CHAMPAIGN, Ill. -- Researchers studying an Illinois watershed have gained insight into nature's role in using nitrogen fertilizer efficiently and whether the fertilizer leaches into rivers.
Agricultural scientists at the University of Illinois found that after a poor growing season in 1995, 100 pounds per acre of nitrogen remained in a test field. Field-tile monitoring in the subsequent winter and spring turned up some of the highest losses of nitrate during the six-year study. About 40 pounds per acre of nitrate was found in water flowing from the field tiles.
Nitrate contamination, which adversely affects the oxygen-carrying capacity of blood, most commonly occurs in ruminants, but also poses a risk to human infants.
The study -- detailed in March in Agricultural Ecosystems and Environment -- showed the relationship between the amount of nitrate remaining after harvest and that which leached in the next winter and spring. There also was a link between rainfall and leaching. The work was funded by the Illinois Groundwater Consortium and the Illinois Council on Food and Agricultural Research.
"The more rain that fell on the field, the greater the amount of nitrate found in the tiles," said Lowell Gentry, a research specialist in the U. of I. department of natural resources and environmental sciences. "Again, after the bad growing season of 1995, higher rainfall in 1996 increased the flow of water from the field tiles by 75 percent, but nitrate in tile flow increased by 125 percent."
Some of the nitrate in tile flow can be attributed to the rain, but some was due to the increased amounts left in the field after the bad growing season, he said. Forty-acres of tile-drained farmland can transport between 800 and 1,900 pounds of nitrate annually. Nitrate samples taken from the Embarras River adjacent to the test field closely matched the pattern in tile drainage and showed that an average of 3.7 million pounds of nitrate per year went downriver at Camargo, Ill.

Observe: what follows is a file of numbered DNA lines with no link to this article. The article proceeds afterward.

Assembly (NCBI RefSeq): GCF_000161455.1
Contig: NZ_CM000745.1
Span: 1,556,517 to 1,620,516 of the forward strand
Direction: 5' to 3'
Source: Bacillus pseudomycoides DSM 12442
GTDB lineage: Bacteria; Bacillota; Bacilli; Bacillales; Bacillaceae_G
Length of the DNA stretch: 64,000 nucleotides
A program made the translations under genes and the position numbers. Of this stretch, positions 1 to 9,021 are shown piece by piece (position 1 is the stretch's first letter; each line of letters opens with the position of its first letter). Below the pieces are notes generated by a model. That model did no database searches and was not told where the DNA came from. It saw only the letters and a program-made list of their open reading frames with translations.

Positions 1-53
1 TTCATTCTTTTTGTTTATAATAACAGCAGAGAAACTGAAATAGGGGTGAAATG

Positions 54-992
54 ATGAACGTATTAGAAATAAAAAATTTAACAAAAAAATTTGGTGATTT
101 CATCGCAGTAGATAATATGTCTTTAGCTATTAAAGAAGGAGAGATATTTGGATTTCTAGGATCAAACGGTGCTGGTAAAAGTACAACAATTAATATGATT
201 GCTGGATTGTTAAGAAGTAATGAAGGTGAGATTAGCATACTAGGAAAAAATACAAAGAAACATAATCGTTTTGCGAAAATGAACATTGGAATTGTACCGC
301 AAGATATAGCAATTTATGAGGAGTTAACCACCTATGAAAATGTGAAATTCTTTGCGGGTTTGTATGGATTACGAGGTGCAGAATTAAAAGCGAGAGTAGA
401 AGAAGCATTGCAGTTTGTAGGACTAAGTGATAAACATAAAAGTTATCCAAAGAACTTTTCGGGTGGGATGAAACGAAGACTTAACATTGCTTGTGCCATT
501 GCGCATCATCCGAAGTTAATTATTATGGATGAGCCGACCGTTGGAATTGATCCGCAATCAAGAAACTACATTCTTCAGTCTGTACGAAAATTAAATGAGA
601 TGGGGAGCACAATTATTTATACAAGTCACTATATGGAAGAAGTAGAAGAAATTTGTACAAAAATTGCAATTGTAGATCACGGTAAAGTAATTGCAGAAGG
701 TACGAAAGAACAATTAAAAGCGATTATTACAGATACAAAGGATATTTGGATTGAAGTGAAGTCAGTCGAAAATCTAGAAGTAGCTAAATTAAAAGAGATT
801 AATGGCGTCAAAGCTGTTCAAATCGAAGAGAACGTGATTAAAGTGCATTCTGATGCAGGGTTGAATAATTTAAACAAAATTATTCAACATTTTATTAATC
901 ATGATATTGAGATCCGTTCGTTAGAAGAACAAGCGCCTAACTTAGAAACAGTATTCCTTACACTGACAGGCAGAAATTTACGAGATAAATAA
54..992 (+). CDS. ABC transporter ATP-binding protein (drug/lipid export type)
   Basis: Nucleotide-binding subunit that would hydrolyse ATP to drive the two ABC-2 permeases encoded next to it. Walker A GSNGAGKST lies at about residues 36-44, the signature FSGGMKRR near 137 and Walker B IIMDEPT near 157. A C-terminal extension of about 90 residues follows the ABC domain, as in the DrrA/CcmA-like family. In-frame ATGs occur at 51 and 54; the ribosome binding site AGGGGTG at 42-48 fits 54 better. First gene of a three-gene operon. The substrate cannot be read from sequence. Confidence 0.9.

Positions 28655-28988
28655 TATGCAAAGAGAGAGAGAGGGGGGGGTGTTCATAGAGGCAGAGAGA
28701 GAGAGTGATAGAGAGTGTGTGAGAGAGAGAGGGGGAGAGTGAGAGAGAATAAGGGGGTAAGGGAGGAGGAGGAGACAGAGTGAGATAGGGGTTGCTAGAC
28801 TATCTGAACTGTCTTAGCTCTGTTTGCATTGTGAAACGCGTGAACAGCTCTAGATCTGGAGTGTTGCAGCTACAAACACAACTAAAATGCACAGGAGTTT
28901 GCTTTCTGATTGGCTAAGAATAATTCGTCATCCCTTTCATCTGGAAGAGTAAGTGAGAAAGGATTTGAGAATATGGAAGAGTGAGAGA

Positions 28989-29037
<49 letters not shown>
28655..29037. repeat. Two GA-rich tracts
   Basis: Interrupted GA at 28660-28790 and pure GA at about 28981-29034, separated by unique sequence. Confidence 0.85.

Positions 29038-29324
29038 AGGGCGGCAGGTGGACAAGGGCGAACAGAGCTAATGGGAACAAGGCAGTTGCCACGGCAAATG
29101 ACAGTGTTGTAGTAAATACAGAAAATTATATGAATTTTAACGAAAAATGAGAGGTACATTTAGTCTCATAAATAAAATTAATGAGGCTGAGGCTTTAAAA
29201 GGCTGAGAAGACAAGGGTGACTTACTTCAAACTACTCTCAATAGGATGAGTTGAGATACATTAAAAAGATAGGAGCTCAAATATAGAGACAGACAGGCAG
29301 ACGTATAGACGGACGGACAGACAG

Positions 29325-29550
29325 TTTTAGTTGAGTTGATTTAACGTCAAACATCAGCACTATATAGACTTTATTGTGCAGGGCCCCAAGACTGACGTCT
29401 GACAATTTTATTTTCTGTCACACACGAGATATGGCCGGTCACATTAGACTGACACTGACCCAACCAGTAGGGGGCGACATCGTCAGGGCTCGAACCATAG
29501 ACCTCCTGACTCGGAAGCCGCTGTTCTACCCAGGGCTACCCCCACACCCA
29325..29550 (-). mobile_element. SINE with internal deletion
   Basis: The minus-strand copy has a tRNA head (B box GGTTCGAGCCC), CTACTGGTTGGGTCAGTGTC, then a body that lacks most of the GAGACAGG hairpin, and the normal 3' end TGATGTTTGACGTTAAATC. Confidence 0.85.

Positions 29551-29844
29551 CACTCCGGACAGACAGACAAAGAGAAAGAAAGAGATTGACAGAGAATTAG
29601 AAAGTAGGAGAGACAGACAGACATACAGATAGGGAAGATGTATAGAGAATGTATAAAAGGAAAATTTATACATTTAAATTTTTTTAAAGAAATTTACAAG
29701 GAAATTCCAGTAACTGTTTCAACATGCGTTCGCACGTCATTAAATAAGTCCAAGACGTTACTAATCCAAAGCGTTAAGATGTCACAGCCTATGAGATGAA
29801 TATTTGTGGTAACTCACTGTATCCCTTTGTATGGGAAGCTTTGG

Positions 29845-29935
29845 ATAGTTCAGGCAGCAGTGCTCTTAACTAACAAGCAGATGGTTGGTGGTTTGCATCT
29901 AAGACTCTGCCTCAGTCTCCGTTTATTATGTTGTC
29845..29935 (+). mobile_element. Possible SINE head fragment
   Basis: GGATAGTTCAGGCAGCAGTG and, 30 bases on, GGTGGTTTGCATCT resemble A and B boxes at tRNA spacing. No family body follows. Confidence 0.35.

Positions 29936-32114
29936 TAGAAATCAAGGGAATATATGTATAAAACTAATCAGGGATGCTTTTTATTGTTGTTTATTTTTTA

Gentry has monitored field-tile flow for several years, noting that 95 percent of the nitrate flow occurred in winter and spring. This suggests that using nitrogen fertilizer in the spring is the best way to prevent leaching. Highest nitrate measurements came after a winter application of ammonium fertilizer. The next May, after heavy rains, 50 parts per million of nitrate-nitrogen were found in water flowing from the fields. "Whenever we see nitrate in tile water, it is some combination of fertilizer nitrogen and mineralized soil nitrogen," he said. "But when you see 50 parts per million after fertilization, it's pretty clear to me that the fertilizer was moving."
The push for earlier planting of corn, and fall price discounts for nitrogen fertilizer have encouraged fall application. To reduce nitrate flow into rivers, however, Gentry does not recommend fertilizing in the fall. The U. of I. Agronomy Handbook recommends waiting until soil temperatures drop below 50 degrees Fahrenheit at the 4-inch level before applying nitrogen fertilizer in the fall and also suggests the use of a nitrification inhibitor.
The above post is reprinted from materials provided by University Of Illinois At Urbana-Champaign. Note: Materials may be edited for content and length.
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